Complex tissues and diverse cell populations

Heterogeneity of the tissue being examined is a major concern when using arrays to analyze the nervous system. Zirlinger et al. [14] have identified region-specific gene expression within the brains of mice using microarrays. In addition, they observed that some of the genes they identified could be grouped into three spatial expression patterns, each consisting of expression within a different subset of the amygdaloid subnuclei. Other genes, however, seemed to exhibit expression patterns that did not conform to neuro-anatomical subnuclei. Lockhart and Barlow [15] have used microarrays to compare gene-expression profiles in six specific regions of the brain (amygdala, cerebellum, cortex, entorhinal cortex, hippocampus and midbrain) in human and mouse tissue; they describe 23 genes that are specific to the cerebellum, giving this region the highest number of unique genes among the regions they studied.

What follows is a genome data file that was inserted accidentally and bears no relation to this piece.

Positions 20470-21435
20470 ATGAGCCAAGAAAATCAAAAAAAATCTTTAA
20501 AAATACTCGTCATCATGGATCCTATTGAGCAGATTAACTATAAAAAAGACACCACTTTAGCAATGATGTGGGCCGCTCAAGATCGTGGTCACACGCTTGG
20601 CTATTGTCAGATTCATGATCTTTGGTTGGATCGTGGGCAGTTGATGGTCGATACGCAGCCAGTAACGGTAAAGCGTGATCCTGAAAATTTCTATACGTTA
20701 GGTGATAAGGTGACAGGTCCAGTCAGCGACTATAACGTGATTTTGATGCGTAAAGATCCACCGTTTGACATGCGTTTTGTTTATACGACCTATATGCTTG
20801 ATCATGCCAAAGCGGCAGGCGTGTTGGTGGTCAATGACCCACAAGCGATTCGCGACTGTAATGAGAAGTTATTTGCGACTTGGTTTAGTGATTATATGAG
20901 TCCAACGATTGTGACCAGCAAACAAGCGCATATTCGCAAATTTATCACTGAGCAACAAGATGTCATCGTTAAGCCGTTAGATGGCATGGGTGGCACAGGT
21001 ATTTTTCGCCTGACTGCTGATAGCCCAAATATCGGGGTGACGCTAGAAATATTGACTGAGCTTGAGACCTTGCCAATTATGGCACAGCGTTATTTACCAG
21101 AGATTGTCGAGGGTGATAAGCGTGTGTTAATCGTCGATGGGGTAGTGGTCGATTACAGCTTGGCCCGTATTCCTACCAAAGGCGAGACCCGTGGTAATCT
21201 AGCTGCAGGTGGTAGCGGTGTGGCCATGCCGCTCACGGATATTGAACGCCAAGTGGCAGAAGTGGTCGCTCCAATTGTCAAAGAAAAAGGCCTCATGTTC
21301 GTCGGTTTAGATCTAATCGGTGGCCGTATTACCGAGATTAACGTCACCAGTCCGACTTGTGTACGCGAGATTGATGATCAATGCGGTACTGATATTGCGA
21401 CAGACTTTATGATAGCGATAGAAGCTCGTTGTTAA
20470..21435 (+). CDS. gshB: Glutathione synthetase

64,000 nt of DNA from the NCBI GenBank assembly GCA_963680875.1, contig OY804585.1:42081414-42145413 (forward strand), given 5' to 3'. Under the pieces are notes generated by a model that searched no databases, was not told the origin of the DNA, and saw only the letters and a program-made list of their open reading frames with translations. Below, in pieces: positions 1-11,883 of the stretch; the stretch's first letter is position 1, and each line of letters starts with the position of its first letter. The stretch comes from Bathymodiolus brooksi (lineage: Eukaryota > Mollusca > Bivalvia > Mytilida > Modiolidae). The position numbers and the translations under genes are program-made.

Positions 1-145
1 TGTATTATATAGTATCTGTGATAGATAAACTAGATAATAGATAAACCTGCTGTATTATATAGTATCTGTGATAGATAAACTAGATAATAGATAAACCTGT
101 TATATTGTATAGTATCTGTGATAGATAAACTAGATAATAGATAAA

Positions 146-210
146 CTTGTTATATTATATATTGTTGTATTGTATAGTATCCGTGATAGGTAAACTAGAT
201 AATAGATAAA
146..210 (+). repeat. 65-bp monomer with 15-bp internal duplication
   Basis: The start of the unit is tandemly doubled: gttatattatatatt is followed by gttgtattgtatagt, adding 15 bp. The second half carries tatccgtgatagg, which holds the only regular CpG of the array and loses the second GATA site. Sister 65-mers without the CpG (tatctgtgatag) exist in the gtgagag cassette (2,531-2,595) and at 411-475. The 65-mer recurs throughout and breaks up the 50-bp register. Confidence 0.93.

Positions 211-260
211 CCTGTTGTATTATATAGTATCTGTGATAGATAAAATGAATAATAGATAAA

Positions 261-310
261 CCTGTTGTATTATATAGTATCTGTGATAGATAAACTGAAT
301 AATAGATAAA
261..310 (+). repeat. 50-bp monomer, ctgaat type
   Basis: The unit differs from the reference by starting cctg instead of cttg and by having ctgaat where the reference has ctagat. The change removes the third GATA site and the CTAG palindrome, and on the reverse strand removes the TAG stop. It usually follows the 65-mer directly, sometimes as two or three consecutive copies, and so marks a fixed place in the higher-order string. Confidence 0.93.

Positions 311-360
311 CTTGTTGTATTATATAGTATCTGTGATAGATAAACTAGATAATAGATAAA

Averaging expression levels of an entire region of tissue, such as the brain or even a specific brain area or nucleus, will clearly minimize or even conceal large expression changes that occur in small subpopulations of cells. There are promising techniques for overcoming this obstacle, however: laser capture to microdissect single cells [16], fluorescence-activated cell sorting (FACS) [17], and cDNA synthesis from single cells [18,19]. A key issue for all these techniques is that the isolated RNA needs to be faithfully amplified. New approaches have made it possible to start with a limited number of cells and still obtain sufficient material for successful microarray experiments. For example, Affymetrix has developed a double in vitro transcription protocol that allows array hybridization to be based on as little as 50 ng of total RNA from the starting material [20]. These amplification methods will be particularly useful for studies of the development of the nervous system, where region-specific tissue amounts are very limited [13]. Recently, Yamagata and colleagues [21] have successfully applied single-cell RT-PCR to retinal ganglion cells, in an effort to identify those genes involved in regulating topographic mapping in the chick retinotectal projection. They were able to identify Sidekick-1 and Sidekick-2, adhesion molecules that appear to have a role in lamina-specific target recognition. The applicability of this technology to microarray studies remains to be explored, however.